Did you know that most people do this exercise wrong?
The back extension is a fantastic exercise when done correctly. Most people, especially those who have been injured, are extremely weak in their “posterior chain” (the hamstrings, buttocks and lower back).
The first clip is how most people seem to do this exercise. As you can see here I’m using momentum to bounce up and allowing myself to fall too quickly which means there’s no resistance on the way down.
In the second clip I’m focusing on training my lower back muscles (the erectors). The function of these muscles is to cause extension in the lumbar spine (that backward bending action).
So to perform this exercise I have the pad high at the top of my pelvis (where the palpable bony bits are). This helps to stop rotation through the pelvis and helps to isolate the movement to the lumbar spine.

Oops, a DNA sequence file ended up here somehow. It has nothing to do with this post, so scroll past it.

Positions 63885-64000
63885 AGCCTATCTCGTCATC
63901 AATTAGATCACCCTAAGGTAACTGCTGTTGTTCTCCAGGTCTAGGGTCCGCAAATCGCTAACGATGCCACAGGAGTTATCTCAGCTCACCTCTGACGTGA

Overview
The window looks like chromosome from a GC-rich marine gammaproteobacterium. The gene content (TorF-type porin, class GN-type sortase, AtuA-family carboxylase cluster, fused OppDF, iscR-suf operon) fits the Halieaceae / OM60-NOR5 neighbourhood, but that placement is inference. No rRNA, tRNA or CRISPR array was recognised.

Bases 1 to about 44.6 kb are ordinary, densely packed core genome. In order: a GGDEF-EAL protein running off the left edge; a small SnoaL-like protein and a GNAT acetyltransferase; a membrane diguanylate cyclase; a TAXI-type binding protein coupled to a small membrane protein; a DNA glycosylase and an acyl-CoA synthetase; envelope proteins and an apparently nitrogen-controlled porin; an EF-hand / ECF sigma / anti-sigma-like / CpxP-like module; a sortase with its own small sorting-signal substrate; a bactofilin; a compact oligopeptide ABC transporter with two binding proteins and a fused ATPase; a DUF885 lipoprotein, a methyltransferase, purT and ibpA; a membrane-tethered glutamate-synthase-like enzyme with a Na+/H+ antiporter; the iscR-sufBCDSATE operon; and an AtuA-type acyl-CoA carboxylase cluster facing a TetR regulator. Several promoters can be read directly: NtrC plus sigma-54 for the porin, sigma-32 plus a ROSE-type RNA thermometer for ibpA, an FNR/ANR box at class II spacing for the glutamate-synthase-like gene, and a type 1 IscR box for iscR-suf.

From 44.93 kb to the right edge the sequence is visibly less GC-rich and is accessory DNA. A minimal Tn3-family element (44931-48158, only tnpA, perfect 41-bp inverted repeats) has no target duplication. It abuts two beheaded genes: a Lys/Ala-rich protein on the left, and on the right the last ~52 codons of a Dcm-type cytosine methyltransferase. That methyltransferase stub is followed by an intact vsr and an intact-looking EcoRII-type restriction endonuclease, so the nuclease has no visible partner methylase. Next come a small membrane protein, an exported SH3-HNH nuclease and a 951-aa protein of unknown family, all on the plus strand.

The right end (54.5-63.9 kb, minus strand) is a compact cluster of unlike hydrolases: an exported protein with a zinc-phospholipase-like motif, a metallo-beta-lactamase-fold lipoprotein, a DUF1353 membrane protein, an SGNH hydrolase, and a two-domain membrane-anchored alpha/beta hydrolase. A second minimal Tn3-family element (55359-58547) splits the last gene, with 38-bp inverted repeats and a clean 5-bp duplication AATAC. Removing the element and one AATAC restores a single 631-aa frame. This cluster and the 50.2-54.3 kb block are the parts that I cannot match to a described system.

As I go through the movement I’m thinking of getting as much flexion through the lower back as I can on the way down and then focusing on contracting those lower back muscles and taking the spine into extension (but not into over extension).
In the third clip I have lowered the pads to sit at the top of my thighs but not over the pelvis. This now allows movement through the hips (called a hip hinge) which means that I can now focus on the hamstrings and gluteals by making them pull me up rather than the lower back muscles.
Both variations are correct if you know why you’re working that way and what you’re trying to achieve.
Many people will think this is bad for the back because it hurts. It only hurts because the lower back is weak. Also due to the inverted position it is less likely to put compressive force through the intervertebral discs which makes it less likely to cause disc related back pain.
Give these variations a try and let us know what you think!